Brain connection lies behind ADHD
Posted September 8, 2009 12:39 p.m. EDT
Updated September 8, 2009 6:40 p.m. EDT
New research indicates a connection in the brain might be responsible for causing attention deficit-hyperactivity disorder, or ADHD.
ADHD is one of the most prevalent mental disorders in children and teens and can last beyond adolescence. Its symptoms vary widely and can impair a person's ability to pay attention, complete a task or be productive.
"It is estimated that at least 3 to 5 percent of the adult population in the U.S. suffers from ADHD," said Dr. Nora Volkow, with the National Institute on Drug Abuse.
Past research has shown that symptoms like impulsive behavior and inattention could be caused by the disrupted transmission of dopamine, a chemical that helps cells communicate.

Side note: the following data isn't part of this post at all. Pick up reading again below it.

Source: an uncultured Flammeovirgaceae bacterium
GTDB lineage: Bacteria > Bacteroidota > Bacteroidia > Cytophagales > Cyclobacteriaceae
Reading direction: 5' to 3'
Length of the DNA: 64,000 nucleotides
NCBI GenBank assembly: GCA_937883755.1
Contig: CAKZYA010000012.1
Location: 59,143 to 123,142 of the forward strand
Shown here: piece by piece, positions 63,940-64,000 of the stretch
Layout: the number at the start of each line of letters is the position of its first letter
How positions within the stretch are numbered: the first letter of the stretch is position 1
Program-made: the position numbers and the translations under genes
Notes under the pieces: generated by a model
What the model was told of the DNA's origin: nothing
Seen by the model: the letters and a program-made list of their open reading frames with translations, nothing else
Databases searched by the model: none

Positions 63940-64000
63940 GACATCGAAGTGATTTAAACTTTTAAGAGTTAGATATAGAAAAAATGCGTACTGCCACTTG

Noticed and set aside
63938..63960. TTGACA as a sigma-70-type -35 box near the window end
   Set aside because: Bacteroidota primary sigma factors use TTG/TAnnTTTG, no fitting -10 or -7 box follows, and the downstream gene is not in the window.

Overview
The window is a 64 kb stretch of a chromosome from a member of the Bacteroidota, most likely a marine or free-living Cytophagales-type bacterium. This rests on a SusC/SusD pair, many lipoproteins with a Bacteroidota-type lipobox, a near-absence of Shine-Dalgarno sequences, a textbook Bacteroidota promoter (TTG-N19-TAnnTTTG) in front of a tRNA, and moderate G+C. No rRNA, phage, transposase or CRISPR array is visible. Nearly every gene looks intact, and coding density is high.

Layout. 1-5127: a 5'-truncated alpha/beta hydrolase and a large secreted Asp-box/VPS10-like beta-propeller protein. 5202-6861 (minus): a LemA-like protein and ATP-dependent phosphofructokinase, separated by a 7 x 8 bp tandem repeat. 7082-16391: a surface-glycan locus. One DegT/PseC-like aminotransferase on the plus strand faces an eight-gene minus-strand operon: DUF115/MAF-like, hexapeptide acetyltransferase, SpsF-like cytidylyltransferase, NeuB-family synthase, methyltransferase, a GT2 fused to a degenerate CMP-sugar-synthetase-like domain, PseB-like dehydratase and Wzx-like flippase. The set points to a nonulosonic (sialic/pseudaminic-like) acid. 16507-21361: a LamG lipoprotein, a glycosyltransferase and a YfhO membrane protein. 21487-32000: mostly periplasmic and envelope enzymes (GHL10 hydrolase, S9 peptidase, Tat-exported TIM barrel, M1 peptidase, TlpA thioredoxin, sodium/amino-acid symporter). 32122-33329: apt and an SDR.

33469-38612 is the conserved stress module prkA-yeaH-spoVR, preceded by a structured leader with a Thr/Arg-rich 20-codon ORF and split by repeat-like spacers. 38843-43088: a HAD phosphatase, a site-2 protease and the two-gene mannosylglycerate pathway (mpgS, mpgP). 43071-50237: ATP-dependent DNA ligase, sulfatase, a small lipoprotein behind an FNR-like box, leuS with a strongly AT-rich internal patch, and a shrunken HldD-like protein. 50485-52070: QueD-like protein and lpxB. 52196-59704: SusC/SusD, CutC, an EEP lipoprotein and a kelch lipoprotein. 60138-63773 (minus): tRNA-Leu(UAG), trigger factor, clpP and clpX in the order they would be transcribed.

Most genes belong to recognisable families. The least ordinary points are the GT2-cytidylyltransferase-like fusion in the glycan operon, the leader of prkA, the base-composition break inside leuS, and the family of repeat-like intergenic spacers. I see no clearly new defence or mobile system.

"Dopamine is considered a neurotransmitter that is crucial for our ability to perceive rewards and to be motivated in our behavior," Volkow said.
Published in the Journal of the American Medical Association, the study compared the dopamine reward pathway in the brains of 53 adults with ADHD and 44 adults who don't have it.
"There was a lower concentration of dopamine markers in the brains of individuals with ADHD, specifically in the areas of the brain that are involved with reward and motivation," Volkow said.
Researchers said the findings help explain why ADHD have a hard time focusing on tasks they don't find interesting. The study supports the concept that making school and work tasks seem more rewarding to patients with ADHD could improve performance.